Oversupply Could Crimp Copper Prices
Copper prices are a general indicator of economic performance. Are they going higher or lower?
Commodities have been one of the best asset classes since the start of the year. The overall S&P GSCI (once known as the Goldman Sachs Commodity Index), a benchmark tradable index for investment in the commodity markets, has dropped slightly since the end of 2015. (Source: “Commodity bulls twisting in the wind,” mining.com, March 23, 2016.) Yet some raw materials have stood out for their unexpected bullish performance.
One of these was West Texas Intermediate (WTI) oil, which rose by 6.7%. Gold and silver have jolted, recovering 15% and 10%, respectively. Copper was the other star performer, even if it gained a modest 4.4%.
Copper prices were about $5,260/tonne last fall. They dropped to $4,800 per tonne by the end of 2015. Given that copper is just below $5,000/tonne now, the prediction is for about $5,500/tonne. In contrast, Capital Economics believes that copper will increase a further 10% from the current price by the end of 2016. (Source: Ibid.)
The bullish trend in copper prices, however, may be interrupted abruptly, according to Barclays. (Source: “Oil, copper at risk of 25% slump on ‘rush for the exits,’ Barclays warns,” MarketWatch, March 30, 2016.) The famous bank’s analysts suggest that in the absence of any real improvement in fundamentals, it will be difficult for the favorable trend to continue into the second quarter.
Copper prices are vulnerable to volatility in the second quarter and prices could lose their recent gains. Investors could decide to liquidate their exposure to risk quickly, all at once sinking prices. The main concern is that the fundamentals for a sustainable recovery in copper prices have not yet materialized. China’s economic growth is the main factor to consider. It is the perception of low demand that fuels bearish speculators.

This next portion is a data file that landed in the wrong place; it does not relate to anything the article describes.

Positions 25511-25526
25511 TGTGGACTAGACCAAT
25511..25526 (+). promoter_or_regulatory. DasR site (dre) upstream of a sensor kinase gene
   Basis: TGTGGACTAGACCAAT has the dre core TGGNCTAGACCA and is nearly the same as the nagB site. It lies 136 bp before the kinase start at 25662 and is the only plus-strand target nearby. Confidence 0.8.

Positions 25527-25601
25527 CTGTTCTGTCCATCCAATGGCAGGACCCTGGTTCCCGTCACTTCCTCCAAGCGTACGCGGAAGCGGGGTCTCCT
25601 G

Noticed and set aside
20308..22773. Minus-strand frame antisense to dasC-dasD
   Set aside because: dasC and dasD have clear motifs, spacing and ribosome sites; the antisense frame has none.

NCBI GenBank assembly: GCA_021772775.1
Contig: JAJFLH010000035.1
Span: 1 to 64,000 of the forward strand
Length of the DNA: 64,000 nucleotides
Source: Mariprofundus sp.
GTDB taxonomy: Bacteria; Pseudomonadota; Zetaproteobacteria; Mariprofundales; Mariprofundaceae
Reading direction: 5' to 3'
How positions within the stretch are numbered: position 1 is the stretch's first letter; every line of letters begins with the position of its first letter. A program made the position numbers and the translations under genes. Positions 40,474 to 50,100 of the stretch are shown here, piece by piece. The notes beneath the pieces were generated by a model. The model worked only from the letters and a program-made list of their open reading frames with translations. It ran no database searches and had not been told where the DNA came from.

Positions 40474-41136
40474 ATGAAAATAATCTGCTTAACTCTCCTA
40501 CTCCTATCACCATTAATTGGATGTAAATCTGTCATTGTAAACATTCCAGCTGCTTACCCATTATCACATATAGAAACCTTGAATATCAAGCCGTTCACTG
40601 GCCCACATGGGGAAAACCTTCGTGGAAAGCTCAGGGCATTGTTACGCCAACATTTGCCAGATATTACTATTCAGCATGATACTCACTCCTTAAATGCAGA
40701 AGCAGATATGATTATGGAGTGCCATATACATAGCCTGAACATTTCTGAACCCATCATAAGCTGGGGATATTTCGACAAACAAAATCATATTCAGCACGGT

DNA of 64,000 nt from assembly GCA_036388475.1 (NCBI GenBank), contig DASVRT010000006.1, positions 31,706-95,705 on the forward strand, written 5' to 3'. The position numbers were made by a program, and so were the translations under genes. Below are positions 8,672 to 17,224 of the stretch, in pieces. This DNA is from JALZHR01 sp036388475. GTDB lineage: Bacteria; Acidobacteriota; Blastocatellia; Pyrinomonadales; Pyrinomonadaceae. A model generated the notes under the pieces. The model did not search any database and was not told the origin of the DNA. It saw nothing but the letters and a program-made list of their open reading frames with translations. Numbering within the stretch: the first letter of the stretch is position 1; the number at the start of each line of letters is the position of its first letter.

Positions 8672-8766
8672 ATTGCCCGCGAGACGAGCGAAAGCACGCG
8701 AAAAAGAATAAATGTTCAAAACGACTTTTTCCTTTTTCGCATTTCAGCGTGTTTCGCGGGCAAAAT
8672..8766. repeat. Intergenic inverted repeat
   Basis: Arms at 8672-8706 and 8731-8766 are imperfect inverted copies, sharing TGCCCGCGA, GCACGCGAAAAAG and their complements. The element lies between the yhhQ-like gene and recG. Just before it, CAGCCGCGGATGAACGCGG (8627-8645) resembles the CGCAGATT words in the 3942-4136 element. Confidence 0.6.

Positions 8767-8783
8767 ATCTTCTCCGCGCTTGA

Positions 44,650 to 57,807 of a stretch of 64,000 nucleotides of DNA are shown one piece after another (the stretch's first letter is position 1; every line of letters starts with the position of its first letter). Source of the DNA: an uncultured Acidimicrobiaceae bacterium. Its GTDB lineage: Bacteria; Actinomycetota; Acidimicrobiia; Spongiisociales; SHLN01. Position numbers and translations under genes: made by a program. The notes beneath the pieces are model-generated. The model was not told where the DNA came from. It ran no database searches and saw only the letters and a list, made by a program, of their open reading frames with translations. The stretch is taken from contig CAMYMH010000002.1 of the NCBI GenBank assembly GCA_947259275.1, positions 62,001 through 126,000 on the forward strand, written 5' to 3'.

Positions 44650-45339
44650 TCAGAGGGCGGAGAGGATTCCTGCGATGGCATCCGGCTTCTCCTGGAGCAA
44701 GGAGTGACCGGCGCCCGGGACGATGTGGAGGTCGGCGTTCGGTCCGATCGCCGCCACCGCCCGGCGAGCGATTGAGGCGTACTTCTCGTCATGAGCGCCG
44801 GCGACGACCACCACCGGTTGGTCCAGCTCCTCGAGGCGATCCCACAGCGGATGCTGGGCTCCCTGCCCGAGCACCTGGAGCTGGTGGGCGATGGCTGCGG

The perception of low demand owes to the fact that while China continues to import high volumes of raw materials, it is doing so at lower prices. Considering volume, rather than value, in September, China imported considerable amounts of oil, metals, and agricultural products even if the commodities markets ignored this fact.
What is clear is that there is great uncertainty surrounding this commodity. So what factors could push copper up or down in the short and medium term?
Glencore, the world’s top copper producer, shut down production at its Katanga mine in the Democratic Republic of Congo (DRC) for an 18-month period last September. The plan was to remove some 400,000 tons of copper from the world market to boost prices. In addition, as reported by Reuters, Newmont Mining will no longer export copper from its mines in Indonesia due to the non-renewal of export licenses.
Ultimately, copper prices depend most on whether Chinese import data figures are correct. So far, the copper bulls have been half right. They predicted a shortage of copper in 2016 and prices have actually increased. But they have not increased substantially as the fundamentals do not warrant long-term optimism yet. Capital Economics, leader of the bulls, had predicted copper going to of $7,000 per tonne by the end of 2016. They revised that price downward, by some $1,400 already. (Source: “Copper price to rally on supply disruptions: Capital Economics,” Mineweb, September 22, 2015.)